Sunday, 21 December 2014

The Shipyard

The Shipyard - Juan Carlos Onetti
(Translated by Nick Caistor)

"Many people swear they saw him that lunchtime in the dying days of autumn. Some claim he looked like his old self resurrected in the exaggerated way, almost caricatured, that he was trying to recapture the indolence, the irony, the sparse disdain of the postures and expressions he had employed five years before; they recall how keen he was to be noticed and identified, his two fingers ready to rise jerkily to the brim of his hat at the slightest hint of greeting, at any look which remotely suggested surprise at seeing him again. Others on the contrary remember him as indifferent, hostile, resting his elbows on the table, a cigarette dangling from his mouth, parallel to the drenched Artigas Avenue, as he peered into the faces of those coming in for no other reason than to keep a personal tally of loyalties and betrayals, acknowledging either response with the same easy, fleeting smile, the same involuntary twitch of the mouth."

Larsen, the focus of this novel, is banished from the city and his return is brief. On a journey to a nearby town he meets the "idiot girl" of local industrialist Jeremias Petrus and later gets a job managing the shipyard of the book's title. The shipyard is in an advanced and advancing state of decay and Larsen and the two other staff (Galvez and Kunz) who work there are involved in a sort of self-delusion that alone can give any meaning to turning up to plan for the future of a clearly ruinous and derelict facility. They are not paid, although they have contracts and nominal salaries. Ends are made to meet by selling off a load of the rusting equipment in the sheds to scrap merchants once a month. Galvez and Kunz live in the shipyard, Galvez with his pregnant wife in "an enlarged version of a dog kennel", Kunz in a "doorless, abandoned office, with wooden planks for walls."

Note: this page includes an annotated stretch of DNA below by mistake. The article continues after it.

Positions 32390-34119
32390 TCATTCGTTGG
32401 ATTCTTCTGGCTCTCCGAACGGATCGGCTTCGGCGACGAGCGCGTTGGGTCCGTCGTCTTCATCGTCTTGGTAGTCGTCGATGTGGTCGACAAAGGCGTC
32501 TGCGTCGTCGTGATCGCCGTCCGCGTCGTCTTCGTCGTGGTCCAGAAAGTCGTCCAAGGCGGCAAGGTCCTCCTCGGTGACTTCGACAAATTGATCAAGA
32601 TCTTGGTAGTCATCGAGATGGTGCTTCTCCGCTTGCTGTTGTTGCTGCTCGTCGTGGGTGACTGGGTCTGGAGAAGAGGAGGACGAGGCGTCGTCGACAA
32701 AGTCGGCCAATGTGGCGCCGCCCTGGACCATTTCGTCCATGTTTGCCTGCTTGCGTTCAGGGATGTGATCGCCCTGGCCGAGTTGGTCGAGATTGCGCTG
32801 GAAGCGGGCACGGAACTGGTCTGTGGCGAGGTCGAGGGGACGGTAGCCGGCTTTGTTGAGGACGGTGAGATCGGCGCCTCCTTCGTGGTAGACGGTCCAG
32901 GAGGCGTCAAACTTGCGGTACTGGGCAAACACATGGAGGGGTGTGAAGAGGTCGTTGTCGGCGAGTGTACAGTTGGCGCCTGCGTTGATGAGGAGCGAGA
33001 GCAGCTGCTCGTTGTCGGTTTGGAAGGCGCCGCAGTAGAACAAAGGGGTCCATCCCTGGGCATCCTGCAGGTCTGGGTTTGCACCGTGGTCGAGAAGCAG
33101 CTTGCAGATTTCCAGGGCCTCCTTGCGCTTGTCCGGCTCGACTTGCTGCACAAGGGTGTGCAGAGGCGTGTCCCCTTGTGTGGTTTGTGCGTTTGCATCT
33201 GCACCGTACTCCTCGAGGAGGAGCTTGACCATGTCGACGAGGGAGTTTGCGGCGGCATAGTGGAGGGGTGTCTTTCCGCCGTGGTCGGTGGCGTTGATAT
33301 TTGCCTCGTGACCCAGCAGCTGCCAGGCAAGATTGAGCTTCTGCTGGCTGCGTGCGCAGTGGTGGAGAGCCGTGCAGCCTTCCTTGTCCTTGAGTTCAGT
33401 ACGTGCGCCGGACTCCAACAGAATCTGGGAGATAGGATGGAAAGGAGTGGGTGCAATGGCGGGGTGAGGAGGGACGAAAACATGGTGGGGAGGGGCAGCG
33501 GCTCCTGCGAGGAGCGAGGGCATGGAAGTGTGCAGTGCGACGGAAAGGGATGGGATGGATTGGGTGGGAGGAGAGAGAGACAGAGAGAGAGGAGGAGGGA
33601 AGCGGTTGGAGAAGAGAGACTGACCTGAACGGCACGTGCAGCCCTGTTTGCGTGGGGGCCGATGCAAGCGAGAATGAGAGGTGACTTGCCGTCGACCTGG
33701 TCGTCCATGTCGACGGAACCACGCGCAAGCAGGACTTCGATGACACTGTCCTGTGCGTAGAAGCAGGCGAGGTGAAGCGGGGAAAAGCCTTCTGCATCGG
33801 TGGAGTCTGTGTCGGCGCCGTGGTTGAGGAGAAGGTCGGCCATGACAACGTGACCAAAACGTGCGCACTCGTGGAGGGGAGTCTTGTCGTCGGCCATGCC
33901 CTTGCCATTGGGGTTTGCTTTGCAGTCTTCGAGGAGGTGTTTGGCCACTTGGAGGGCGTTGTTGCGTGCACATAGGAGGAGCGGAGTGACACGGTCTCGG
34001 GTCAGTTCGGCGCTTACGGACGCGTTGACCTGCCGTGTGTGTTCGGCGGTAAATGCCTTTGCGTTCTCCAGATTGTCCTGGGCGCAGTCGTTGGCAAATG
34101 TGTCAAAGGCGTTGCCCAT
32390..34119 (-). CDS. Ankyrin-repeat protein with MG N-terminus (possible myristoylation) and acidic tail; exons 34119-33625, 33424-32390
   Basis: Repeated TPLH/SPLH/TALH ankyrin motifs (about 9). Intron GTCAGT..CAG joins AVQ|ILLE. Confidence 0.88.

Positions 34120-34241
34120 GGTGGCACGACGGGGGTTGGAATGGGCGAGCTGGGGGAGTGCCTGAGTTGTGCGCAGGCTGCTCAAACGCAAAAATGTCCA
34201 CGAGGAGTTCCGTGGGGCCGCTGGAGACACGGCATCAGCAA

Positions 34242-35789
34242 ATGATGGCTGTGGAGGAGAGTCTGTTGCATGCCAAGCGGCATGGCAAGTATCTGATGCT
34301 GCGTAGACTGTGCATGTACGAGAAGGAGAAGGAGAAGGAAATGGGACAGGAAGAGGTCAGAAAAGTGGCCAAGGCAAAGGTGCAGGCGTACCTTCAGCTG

The world the three men have created has turned it's back on the 'real world' and they live in a self contained world which suggests a theatrical set more than anything else, the set for a play by Beckett or Pinter. There is also a fictional echo of Don Quixote, with Larsen playing a paunchy Sancha Panza and Petrus, gaunt and bearded, tilting at various windmills which will, he seems convinced, return the shipyard to its former glory. He is always on the trail of a deal, although the scent seems cold and dead.

The world outside the shipyard is strange, with the characters resembling ghosts. I have included the quote above as an example of Onetti's narrative style which shifts perspectives and substance, simultaneously drawing the character and erasing him. The narrative voice is reminiscent of hardboiled noir, with the narrator often referring to reports from many people as if they had been interviewed by a detective. But this apparent search for the truth is really a red herring. It is really a novel about faith. In order to give some sort of form to their lives, Larsen, and his two fellow workers Galvez and Kunz run through the motions of work, like atheists going to mass. The shipyard is a rotting cathedral of commerce and Jeremias Petrus a sham deity, or perhaps more akin to the great tempter. Here is Larsen's response to Petrus' spiel fantasising that the shipyard is some kind of going concern, that "We are adrift and listing, but this is not yet a shipwreck."- "Shivering with cold, unable to rouse himself to indignation or astonishment, Larsen found himself nodding agreement during the pauses in Petrus' immortal speech which months or years before Galvez, Kunz and dozens of other wretched men had listened to hopefully, gratefully - all of them now dispersed, disappeared, some of them dead, all of them phantoms - finding in the drawn-out, carefully articulated sentences, the variable and fascinating offer, a corroboration of God's existence, of their good fortune, of justice that was tardy but true."